Planning or Scheduling?

Most operations have a position within their maintenance department known as a “Maintenance Planner”.

The role of this Maintenance Planner is to ensure that each identified task (within the CMMS) is sufficiently planned with the correct resources, materials, and documentation. (To ensure the task is carried out in a safe and efficient manner.)

The Maintenance Planner is also expected to produce a weekly work schedule (Maintenance Scheduling) from the “planned” task listing.

​After discussions with the “Client” and Maintenance Department supervision, the Maintenance Planner builds the work schedule, considering resource availability and access to the equipment, loads the schedule to around 80% of available man hours to create a plan for the next period.

After the “Client” and Maintenance Supervision have reviewed and signed off on the plan, the Maintenance Planner then releases the work within the CMMS, prints out all work orders complete with the necessary attachments and produces a workbook for the following period along with a backlog report.

Sounds like a fair bit of work for one week and possibly one person, doesn’t it?

Well unfortunately a lot of maintenance planners do not plan the task, but instead plan the work…. confused?

Well planning the task includes resources, material and documentation, planning the work is just putting an estimated start date on the task, putting the task into a weekly plan and “winging it”.

You know, I visited one site and asked the Maintenance Planer “Do you plan all your work”…… he said, “Yes”, well I was thinking, “I do not see a cape on your back nor your underpants on the outside of your pants”, but I went along with his statement. So, then I asked the question …. ”What do you call planned work”, shouldn’t have asked, should I? “Well, when dispatch calls up and states the truck has failed, we “Plan to fix it“, I’ll leave you to digest that comment ………

Let’s face it, not all work can be sufficiently planned, mainly tasks where you don’t know what the work involves until you inspect the equipment, but surely, we can plan most of our known work?

So why can’t we plan our work? What’s the adage, “If you don’t plan your work, then you are planning to fail”, I’d say this is pretty much true, wouldn’t you?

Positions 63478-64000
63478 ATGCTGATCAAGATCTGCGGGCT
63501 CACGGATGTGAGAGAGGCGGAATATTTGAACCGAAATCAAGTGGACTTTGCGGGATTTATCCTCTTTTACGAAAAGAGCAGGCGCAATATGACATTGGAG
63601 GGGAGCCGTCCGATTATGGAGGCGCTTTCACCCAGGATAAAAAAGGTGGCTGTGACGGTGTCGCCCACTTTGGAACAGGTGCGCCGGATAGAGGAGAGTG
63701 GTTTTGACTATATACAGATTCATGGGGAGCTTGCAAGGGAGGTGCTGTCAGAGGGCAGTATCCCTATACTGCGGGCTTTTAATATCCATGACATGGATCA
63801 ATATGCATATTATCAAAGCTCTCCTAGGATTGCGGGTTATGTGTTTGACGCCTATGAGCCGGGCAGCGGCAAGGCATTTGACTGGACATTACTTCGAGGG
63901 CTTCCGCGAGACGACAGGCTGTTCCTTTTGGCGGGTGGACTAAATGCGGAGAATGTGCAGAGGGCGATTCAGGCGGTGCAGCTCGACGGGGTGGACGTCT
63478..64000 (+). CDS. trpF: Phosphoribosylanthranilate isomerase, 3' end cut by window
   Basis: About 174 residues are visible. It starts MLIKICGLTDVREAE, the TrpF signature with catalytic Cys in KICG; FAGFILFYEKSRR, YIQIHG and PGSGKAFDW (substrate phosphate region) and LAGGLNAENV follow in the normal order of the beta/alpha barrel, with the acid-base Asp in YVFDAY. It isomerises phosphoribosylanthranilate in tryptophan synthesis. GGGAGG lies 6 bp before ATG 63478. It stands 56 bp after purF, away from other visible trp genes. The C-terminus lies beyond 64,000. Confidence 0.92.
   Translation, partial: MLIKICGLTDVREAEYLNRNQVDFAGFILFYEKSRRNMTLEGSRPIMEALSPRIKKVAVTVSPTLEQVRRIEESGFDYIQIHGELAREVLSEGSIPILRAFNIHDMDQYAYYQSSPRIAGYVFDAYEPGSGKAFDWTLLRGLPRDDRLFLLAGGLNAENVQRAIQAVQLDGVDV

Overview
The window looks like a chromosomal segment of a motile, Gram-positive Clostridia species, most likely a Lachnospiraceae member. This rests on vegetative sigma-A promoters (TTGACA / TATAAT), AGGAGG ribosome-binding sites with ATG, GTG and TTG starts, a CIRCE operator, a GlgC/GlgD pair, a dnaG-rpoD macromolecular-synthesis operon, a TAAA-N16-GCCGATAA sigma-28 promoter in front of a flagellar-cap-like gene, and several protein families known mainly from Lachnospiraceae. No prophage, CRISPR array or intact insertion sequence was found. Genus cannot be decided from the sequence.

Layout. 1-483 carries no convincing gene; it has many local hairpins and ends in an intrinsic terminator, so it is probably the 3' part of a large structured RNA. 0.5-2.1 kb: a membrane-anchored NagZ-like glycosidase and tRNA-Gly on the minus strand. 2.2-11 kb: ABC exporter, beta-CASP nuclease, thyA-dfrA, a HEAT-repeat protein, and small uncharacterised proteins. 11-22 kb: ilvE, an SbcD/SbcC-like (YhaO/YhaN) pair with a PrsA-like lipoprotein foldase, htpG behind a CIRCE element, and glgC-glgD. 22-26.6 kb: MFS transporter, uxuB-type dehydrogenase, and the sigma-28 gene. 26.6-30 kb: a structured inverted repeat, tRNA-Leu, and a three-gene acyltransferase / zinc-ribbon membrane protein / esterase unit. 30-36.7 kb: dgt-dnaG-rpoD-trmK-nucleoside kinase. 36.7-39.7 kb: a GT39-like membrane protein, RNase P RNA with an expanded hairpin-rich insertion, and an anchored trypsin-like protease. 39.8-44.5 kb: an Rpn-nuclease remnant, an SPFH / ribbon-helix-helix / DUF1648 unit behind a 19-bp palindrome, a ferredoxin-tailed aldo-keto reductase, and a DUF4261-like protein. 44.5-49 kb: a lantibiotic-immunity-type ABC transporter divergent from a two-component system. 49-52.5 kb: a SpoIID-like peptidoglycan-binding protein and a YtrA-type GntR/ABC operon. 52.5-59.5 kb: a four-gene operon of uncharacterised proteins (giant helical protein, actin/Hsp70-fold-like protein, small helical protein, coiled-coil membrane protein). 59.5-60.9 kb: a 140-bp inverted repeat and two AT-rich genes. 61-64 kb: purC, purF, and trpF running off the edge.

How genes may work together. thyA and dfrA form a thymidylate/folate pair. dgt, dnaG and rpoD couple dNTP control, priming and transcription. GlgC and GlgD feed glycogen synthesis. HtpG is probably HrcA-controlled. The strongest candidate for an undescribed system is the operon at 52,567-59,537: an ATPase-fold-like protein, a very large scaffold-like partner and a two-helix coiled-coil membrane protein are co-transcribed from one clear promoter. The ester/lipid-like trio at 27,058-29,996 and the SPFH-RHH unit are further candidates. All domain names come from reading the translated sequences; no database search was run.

Too many times, I have asked the resident planner why he can’t plan the task, the main response is “I don’t have the time”. But when you consider why the Maintenance Planner doesn’t have time, it’s because he / she is carrying out tasks that should be done by other roles, lets name a few tasks:

  • Creating Work Request for non- maintenance personnel
  • Approving Work Requests
  • Creating Work Orders for maintenance personnel… including the Superintendent!
  • Completing Work Orders
  • Expediting material
  • Maintenance clerical duties
  • Project work,
  • Building assets within the CMMS, bills of material, critical spares listing, preventative maintenance tasks

Sound familiar?

So, let’s have a look at who should be doing what ………
Creating Work Request for non- maintenance personnel

Non-maintenance personnel should be trained in the use of the work request system and all work requests created should be routed through their supervisor before being forwarded to the maintenance department responsible supervisor.
Approving a Work Request

The Maintenance Planner should not look at work requests, these requests need to be viewed, vetted, and approved by the responsible Maintenance Supervisor, converting to a work order and if the work is deemed as being required to be completed within the already planned working week, then it is the Maintenance Supervisors responsibility to manage this task, not the Maintenance Planner. 

If the work can be carried out in the next planning period, then it is the Maintenance Planners responsibility.
Completing Work Orders

So, who is responsible for this? Well surely the person who physically completes the work would know what has been done, can identify the root cause of the failure, complete fault / failure codes and work order history? So common sense would state that the work order is completed by the person carrying out the task, this obviously means that maintenance personnel need training in the use of the CMMS.
Expediting Material